Linux+ 1.3 Environment Variables

Linux+ Certification
Environment Variable Facts
An environment variable is a setting that the operating system or programs working in the operating system access. Environment variables make up the user environment. Be aware of the following details:

The standard for writing variables names (called variable identifiers) is to use upper case (e.g., SHELL and EUID)
Changing environmental variables from the defaults result in user-defined variables.
A user-defined variable applies only to the current session; export the user-defined variables so they apply to child sessions.
Add user-defined variables to the shell configuration files to make them persistent.
Common Environment Variables
BASH The location of the bash executable file
SHELL The user's login shell.
CPU The type of CPU.
DISPLAY Location where X Windows output goes.
ENV The location of the configuration file for the current shell.
EUID The ID number of the current user.
HISTFILE The filename where past commands are stored.
HISTSIZE The number of past commands that HISTFILE stores for the current session.
HISTFILESIZE The number of past commands that HISTFILE stores for the multiple sessions.
HOME The absolute path of the user's home directory.
HOST The name of the computer.
HOSTNAME HOSTNAME is identical to HOST, but used on certain distributions.
INFODIR The path to the computer's information pages.
LOGNAME The user name of the current user.
MAIL The path to the current user's mailbox file.
MANPATH The path to the computer's man pages.
OLDPWD The path of the directory the user was in prior to the current path.
OSTYPE The type of operating system. Usually this is Linux.
PATH The directory prefixes used to search for programs and files.
Use a colon to separate entries in the PATH variable.
Do not include a period (.) in the PATH variable. A period indicates that the working directory is in the path, and this poses a security risk.

PS1 The characters the shell uses to indicate normal user ($), root user (#) and similar items.
PWD The path of the current working directory.
LANG The language the operating system uses.
PAGER Used by the man command to specify the program in which to display man pages.
The table below lists the most common environment variable commands:
echo $variable View the variable's value. echo $SHELL displays the current shell's path.
env Display the values for environment variables applied to child sessions.
set Set shell environment variables. Without options, set displays the set environment variables for the system.
unset variable Remove an environment variable. unset HOMEDIR removes the HOMEDIR variable.
VARIABLE=value Create a user-defined environment variable.
Note: To append information to an environment variable, put the current variable in the command. For example, PATH=$PATH:/bin/additionalpath. HOMEDIR=/projects gives the HOMEDIR variable a value of /projects.
export variable Export a user-defined variable to make it available to child sessions. export HOMEDIR makes the HOMEDIR user-defined variable available to child sessions.
PATH=$PATH:/bin/special ; export PATH appends a directory to PATH and immediately exports the variable.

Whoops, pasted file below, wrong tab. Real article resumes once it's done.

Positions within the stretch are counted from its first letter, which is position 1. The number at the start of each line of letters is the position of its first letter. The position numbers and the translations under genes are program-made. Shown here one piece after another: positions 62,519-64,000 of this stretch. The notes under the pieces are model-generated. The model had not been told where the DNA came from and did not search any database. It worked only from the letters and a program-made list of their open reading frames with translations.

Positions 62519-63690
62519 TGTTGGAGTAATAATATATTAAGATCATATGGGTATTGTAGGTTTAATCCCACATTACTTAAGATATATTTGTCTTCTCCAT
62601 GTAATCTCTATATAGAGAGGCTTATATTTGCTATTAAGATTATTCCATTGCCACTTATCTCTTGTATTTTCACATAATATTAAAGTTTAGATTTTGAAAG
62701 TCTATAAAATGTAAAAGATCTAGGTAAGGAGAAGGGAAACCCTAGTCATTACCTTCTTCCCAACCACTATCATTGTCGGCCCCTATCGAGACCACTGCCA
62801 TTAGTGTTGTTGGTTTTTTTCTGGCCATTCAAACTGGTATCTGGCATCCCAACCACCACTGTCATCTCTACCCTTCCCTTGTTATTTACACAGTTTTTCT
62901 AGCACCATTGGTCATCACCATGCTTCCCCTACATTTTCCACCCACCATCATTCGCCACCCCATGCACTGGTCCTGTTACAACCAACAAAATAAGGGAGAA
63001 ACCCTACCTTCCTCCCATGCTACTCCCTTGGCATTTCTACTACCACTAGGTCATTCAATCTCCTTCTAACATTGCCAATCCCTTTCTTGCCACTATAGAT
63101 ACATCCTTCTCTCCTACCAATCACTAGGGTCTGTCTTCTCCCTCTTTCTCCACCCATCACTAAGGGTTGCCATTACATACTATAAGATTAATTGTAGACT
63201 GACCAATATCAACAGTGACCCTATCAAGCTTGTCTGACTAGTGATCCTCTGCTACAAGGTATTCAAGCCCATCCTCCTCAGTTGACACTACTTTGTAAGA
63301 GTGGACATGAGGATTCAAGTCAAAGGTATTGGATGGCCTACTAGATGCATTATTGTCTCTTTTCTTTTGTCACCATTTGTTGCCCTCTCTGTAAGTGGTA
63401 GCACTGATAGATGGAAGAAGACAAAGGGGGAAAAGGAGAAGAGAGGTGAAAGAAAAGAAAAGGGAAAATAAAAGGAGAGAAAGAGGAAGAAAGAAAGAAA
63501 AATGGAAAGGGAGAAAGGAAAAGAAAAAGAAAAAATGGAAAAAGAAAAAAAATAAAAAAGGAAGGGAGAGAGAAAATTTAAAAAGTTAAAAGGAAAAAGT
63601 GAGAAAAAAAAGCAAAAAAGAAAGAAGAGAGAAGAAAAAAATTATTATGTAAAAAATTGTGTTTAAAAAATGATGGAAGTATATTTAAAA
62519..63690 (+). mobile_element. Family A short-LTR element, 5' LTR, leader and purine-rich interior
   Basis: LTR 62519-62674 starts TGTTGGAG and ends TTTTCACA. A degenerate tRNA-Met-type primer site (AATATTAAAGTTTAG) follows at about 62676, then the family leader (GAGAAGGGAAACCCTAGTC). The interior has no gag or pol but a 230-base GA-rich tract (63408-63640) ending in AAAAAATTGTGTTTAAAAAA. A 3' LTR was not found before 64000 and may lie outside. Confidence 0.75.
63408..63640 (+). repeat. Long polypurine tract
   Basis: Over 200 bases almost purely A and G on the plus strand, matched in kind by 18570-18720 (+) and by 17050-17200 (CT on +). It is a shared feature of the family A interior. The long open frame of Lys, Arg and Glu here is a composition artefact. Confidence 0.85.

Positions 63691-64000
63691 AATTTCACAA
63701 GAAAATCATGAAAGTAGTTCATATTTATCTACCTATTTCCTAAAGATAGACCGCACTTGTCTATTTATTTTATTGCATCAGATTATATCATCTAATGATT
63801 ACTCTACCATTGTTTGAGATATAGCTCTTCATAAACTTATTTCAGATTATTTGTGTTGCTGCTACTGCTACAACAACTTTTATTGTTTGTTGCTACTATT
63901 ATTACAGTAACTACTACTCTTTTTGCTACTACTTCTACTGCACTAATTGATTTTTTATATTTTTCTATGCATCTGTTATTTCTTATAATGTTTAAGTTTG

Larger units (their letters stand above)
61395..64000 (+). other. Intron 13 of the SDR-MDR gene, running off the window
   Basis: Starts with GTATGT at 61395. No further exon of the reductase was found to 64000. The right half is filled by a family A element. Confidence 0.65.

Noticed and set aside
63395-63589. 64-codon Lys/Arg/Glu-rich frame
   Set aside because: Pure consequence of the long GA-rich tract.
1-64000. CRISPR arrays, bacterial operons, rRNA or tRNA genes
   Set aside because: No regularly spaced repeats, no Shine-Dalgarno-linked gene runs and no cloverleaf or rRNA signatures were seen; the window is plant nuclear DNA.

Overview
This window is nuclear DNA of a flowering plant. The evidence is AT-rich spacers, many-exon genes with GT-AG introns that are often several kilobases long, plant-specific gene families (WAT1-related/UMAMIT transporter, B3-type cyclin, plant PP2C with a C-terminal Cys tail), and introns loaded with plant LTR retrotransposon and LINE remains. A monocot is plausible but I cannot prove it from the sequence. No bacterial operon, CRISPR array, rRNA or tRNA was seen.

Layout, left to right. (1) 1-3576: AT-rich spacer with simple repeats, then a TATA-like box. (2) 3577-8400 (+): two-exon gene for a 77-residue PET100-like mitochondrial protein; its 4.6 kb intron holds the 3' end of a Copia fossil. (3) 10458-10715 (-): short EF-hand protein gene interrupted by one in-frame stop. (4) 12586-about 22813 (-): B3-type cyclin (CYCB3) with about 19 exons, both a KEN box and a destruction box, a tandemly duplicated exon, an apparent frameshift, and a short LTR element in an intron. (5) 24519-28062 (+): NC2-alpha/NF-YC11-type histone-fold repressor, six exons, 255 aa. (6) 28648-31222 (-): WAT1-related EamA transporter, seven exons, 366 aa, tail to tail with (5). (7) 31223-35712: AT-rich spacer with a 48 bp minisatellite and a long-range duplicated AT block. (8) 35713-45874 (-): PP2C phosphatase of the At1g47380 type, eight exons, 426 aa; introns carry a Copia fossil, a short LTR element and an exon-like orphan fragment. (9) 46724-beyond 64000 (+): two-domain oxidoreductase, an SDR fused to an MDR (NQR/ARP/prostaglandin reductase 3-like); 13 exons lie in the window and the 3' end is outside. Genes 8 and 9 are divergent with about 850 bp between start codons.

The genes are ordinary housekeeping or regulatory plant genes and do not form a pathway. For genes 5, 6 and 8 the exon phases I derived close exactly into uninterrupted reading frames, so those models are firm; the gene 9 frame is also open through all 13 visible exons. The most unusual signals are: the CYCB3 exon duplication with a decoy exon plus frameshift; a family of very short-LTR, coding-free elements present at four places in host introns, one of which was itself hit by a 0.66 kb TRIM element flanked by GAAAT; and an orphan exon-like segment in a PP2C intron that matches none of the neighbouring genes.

You want to view the number of commands your HISTSIZE environment variable is set to save. You don't want to have to scroll through all the environmant variables. Which command shows you the value for the HISTSIZE variable?
Two users should have identical settings, yet one is having problems with the display on his screen and you suspect there is a difference in their environment variables. Which command will display all the environment variables?
You recently used the HOST=FS4 command. What command should you use to make the environment variable apply to all sessions?
export HOST
Which command shows the value of the environment variable currently set for the terminal?
echo $TERM
You want the directory /sbin/special to always be a part of the PATH. You also want to keep all the current entries in your PATH statement. Which command would you use?
Which environment variable affects the number of past commands used in the current shell?
Which of the following commands best describes the PATH environment variable?

It contains the directory prefixes used to search for program files.
It specified the filename where past commands are stored.
It specifies the characters the shell used to indicate normal user ($), root user (#) and similar items.
It contains the path of the current working directory.
It contains the directory prefixes used to search for program files.
Which command will display all the environment variables in the system?
Which command will display only the environmant variables applied to child sessions?
You need to set the COMP variable to the value of 1745. Which command will set the variable so it is available to other programs?

set COMP to 1745
set COMP=1745
export COMP=1745
export COMP=1745
Which of the following commands will configure the shell to retain 300 recently-used commands in the ~/.bash_history file for multiple shell sessions?

Which of the following presents the greatest security risk?

There are several disabled user accounts.
The system has a large file named core.
The PATH statement includes . (period).
The second field for every user in the /etc/passwd file is x.
The PATH statement includes . (period).